Debt Payment Strategies That Actually Work

Carrying debt can put a damper on your future financial plans. But what’s the best way to get back in the black as fast possible?

Are you buried under an overwhelming amount of debt? You’re not alone.

According to Bankrate, the average American carries over $90,000 in debt, including student loans, car payments, and mortgages. Credit card debt alone is more than $5,000 per adult, with 75% of people carrying a balance from month to month instead of paying it off.

It might seem impossible now, but you can conquer your debts. The question is how. There are many strategies to paying off debts, and not all of them apply to every situation. These are some of the most popular—and effective—ways to deal with debt. Before you decide to try one, consider talking to a financial planner or debt reduction specialist.

With each of these strategies, the key is being able to pay more than the minimum payment. If you’re struggling to make ends meet, then check out these tips for making extra money.

Avalanche Method

part of the credit card on the table closeup
Adobe Stock

The avalanche method is one of the most popular debt repayment strategies. It starts by listing all your debts and arranging them by interest rate, not balance. While keeping up with your minimum payments on all the accounts, apply any extra cash you can gather to the account with the highest interest rate.

Once you’ve paid down that account, continue making all your regular payments. However, add the minimum monthly payment from the first account to the second account on your list. Keep going down your list, applying all the minimum payments from the paid-off accounts to the next target. Your overall payments will remain the same until all the debt is cleared. By moving from the highest interest rate to the lowest interest rate, you’ll maximize the effectiveness of your payments. Once you reach the final account on your list, it’ll be a cakewalk to pay it off.

Generally, credit cards and personal loans have the highest interest rates. After that, you’ll typically find car loans. Mortgages and student loans have the lowest interest rates—but also the highest balances. The avalanche method is the best way to deal with multiple high-interest lines of credit. It’s also easiest for people who are able to sustain high-dollar debt payments over a longer period of time.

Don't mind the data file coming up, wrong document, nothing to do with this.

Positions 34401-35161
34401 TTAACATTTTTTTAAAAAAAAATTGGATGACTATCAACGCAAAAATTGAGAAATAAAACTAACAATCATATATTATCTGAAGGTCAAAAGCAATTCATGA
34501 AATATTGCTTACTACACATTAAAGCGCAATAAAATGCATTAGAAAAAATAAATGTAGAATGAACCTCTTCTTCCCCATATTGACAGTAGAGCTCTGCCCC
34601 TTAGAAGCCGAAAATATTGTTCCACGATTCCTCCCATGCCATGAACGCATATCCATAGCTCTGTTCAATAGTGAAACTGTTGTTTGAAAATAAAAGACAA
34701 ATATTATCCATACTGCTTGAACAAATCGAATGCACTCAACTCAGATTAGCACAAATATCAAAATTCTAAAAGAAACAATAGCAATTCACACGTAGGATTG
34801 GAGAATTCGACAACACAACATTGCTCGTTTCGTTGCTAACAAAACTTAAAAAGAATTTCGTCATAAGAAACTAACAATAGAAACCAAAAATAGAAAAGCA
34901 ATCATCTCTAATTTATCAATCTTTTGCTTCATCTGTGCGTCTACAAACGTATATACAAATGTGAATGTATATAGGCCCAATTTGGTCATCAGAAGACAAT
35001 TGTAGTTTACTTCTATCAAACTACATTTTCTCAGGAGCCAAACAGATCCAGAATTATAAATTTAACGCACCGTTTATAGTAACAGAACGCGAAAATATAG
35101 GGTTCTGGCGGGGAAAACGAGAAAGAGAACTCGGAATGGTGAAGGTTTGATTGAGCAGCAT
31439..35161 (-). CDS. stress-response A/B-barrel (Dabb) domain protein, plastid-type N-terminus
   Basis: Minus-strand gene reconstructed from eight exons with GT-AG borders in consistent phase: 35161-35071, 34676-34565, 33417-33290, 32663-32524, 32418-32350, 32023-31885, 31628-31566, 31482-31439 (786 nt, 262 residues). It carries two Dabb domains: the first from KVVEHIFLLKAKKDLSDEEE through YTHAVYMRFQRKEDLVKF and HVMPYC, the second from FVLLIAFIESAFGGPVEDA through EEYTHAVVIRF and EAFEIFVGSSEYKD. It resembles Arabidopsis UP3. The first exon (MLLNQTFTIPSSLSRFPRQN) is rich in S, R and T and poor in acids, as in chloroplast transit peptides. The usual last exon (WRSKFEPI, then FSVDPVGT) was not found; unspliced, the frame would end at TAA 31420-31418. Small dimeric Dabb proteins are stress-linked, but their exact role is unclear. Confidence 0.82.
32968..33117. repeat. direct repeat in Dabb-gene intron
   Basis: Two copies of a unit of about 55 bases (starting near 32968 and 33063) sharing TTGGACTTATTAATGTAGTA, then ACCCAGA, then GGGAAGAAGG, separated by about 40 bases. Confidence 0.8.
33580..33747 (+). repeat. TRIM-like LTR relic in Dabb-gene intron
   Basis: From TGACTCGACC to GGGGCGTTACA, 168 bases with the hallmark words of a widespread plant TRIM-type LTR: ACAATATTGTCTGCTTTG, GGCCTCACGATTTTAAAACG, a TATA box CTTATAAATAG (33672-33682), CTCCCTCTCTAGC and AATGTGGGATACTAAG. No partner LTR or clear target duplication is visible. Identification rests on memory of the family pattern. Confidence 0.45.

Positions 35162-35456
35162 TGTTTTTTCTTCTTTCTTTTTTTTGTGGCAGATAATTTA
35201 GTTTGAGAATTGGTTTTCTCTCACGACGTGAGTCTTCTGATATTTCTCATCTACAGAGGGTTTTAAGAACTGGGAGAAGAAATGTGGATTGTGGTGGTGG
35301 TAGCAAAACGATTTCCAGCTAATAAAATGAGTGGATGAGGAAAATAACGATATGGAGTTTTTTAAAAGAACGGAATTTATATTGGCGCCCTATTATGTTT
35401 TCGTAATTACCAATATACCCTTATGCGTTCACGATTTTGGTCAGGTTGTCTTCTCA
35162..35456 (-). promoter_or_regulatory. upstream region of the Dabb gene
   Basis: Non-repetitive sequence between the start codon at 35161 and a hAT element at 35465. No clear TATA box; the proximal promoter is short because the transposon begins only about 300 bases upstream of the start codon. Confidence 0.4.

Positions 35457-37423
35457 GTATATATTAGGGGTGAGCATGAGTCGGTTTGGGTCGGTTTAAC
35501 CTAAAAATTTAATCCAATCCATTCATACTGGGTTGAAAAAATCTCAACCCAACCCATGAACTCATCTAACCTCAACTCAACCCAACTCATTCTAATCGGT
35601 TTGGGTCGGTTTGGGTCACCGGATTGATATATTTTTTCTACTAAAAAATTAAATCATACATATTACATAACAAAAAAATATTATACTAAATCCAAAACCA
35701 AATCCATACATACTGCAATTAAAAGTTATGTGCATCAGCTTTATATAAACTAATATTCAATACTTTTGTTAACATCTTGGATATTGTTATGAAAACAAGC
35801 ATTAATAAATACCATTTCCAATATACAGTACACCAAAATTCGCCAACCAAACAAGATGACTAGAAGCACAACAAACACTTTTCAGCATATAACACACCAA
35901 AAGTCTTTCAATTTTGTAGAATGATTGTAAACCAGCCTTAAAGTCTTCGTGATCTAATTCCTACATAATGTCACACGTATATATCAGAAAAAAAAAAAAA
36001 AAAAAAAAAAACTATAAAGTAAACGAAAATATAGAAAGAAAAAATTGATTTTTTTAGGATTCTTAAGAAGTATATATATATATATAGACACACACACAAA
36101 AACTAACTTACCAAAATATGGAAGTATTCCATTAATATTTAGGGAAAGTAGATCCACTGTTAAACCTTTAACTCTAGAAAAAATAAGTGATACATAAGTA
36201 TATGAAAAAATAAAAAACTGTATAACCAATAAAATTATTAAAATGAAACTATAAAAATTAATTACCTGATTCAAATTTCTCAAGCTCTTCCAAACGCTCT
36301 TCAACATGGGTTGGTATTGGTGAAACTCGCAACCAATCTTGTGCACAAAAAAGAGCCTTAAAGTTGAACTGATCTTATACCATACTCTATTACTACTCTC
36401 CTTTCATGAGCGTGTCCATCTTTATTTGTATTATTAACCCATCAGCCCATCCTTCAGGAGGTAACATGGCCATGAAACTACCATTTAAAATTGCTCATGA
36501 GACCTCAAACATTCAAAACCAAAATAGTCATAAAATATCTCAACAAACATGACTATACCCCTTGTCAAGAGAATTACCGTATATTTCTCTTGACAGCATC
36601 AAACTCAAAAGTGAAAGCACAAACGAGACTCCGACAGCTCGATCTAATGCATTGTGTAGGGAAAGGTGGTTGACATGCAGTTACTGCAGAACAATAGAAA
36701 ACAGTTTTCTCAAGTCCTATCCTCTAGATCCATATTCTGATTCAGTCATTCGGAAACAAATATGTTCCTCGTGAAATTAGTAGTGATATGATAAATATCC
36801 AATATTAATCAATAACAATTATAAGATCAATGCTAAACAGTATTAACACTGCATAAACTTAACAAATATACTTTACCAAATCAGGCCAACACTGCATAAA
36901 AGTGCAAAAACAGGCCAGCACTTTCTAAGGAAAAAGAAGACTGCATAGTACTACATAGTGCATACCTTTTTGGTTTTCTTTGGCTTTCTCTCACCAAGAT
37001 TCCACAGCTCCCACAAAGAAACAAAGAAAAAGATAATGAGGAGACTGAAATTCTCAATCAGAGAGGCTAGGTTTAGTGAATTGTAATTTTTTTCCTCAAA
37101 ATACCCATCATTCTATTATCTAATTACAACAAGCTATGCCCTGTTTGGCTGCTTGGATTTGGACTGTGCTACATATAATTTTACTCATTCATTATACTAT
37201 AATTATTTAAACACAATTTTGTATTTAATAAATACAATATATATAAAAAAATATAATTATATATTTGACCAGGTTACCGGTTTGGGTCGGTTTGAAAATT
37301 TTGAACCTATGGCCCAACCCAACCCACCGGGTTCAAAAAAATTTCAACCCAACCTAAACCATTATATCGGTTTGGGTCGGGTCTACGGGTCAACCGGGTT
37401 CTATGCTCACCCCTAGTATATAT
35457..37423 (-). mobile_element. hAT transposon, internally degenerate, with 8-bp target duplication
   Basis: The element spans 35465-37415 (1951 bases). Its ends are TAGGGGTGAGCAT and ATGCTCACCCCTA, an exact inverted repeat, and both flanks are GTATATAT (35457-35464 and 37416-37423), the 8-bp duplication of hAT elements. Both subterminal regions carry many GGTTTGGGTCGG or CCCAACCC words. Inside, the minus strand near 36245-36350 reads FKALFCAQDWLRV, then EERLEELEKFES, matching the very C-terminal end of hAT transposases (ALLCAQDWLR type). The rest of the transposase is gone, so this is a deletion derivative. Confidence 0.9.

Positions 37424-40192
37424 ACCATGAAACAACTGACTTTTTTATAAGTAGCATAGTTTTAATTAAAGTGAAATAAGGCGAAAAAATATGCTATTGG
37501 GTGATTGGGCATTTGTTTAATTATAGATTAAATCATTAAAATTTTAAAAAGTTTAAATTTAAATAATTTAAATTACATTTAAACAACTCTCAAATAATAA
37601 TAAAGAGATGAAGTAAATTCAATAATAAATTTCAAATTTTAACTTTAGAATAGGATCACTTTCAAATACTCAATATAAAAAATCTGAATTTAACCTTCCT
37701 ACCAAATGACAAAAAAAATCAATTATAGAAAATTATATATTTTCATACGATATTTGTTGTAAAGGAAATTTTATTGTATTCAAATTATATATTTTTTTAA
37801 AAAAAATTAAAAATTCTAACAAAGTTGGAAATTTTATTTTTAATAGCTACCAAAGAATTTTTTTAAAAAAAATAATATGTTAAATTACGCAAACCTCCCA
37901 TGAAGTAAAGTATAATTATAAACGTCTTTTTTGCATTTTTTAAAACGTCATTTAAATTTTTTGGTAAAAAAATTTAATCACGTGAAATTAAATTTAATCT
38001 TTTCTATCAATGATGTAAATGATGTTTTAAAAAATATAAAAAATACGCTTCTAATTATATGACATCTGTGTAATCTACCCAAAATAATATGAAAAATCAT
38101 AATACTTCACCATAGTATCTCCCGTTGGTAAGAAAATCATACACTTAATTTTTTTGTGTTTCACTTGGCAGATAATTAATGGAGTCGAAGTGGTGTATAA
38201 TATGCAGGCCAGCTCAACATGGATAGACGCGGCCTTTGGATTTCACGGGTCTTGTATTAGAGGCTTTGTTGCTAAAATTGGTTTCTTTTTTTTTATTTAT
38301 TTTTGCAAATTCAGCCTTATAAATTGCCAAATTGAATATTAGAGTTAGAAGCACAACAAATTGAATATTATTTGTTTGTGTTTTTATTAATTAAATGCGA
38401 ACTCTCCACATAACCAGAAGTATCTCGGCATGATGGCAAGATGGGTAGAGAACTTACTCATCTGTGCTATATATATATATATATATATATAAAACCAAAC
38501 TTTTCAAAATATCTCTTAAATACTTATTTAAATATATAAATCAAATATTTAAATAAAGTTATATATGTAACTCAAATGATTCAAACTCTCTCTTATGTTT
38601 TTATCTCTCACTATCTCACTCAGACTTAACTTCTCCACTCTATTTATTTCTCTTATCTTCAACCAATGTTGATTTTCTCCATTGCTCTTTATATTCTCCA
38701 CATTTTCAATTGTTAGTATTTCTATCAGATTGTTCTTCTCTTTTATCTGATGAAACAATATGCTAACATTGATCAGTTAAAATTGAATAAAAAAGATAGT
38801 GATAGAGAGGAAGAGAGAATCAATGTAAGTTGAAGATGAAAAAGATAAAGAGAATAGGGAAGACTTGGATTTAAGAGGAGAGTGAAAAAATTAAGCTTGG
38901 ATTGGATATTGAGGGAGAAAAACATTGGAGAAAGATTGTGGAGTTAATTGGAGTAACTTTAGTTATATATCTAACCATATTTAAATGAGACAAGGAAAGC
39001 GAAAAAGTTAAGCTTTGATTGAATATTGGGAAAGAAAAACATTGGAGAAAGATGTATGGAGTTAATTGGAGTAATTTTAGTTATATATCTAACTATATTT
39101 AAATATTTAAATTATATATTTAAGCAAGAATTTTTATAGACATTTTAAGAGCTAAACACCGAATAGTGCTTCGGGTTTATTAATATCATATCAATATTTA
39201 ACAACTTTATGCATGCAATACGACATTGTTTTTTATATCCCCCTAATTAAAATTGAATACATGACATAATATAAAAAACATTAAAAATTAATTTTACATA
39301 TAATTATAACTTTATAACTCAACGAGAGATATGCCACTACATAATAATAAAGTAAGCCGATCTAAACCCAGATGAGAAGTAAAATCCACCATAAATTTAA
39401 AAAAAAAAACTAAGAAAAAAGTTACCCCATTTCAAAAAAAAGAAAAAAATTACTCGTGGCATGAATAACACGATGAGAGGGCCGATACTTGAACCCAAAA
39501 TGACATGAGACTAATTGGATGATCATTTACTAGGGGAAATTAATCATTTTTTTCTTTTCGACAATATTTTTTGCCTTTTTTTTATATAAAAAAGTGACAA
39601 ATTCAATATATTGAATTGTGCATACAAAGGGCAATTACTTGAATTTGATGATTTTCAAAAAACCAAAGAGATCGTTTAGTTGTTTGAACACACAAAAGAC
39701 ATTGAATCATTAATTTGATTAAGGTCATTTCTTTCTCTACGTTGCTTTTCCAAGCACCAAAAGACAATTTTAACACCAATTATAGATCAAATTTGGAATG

The avalanche method is not fast, and if you need to see immediate progress to stay motivated, then you might want to try the next strategy on our list.

Snowball Method

Worried African-American looking through correspondence, a guy holds envelopes in hands, got fine by post, concentrated man sitting at the desk with a laptop in contemporary office
Adobe Stock

The snowball method is similar to the avalanche method in that you begin by making a list of your debts. However, instead of arranging them in order of interest rates, you start with the smallest balance first.

You’ll feel accomplished when you cross off a debt from your list, even if it’s a small one. As you progress, you’ll roll the amount you were paying on the previous debts into the next one down the line. By the time you’re ready to take on your biggest balance, you will be able to pay it off quickly thanks to the combined power of all those minimum payments.

Like the avalanche method, the snowball method works best when you’re already able to comfortably afford the minimum payments on your debts plus extra. But what if your budget is already lean? That’s when the next method can help.

Snowflake Method

Closeup image of a woman holding and choosing credit card to use
Adobe Stock

Sticking with the “snow” theme of the last two debt reduction strategies, the snowflake method is best for people with tight budgets and relatively low balances. If you feel like there’s no way you’ll ever be able to pay off a credit card balance in full, the snowflake method can help you gradually accumulate the cash.

This strategy focuses on small changes that can help you save a dollar or two throughout your daily routine. If you would typically spend $10 on lunch, order a smaller drink or skip the side to cut your bill down to $9 instead. That extra buck goes toward your debt. When you pay with cash, keep the coins in a jar. If you start carpooling to work, use the money you saved on gas. You get the idea.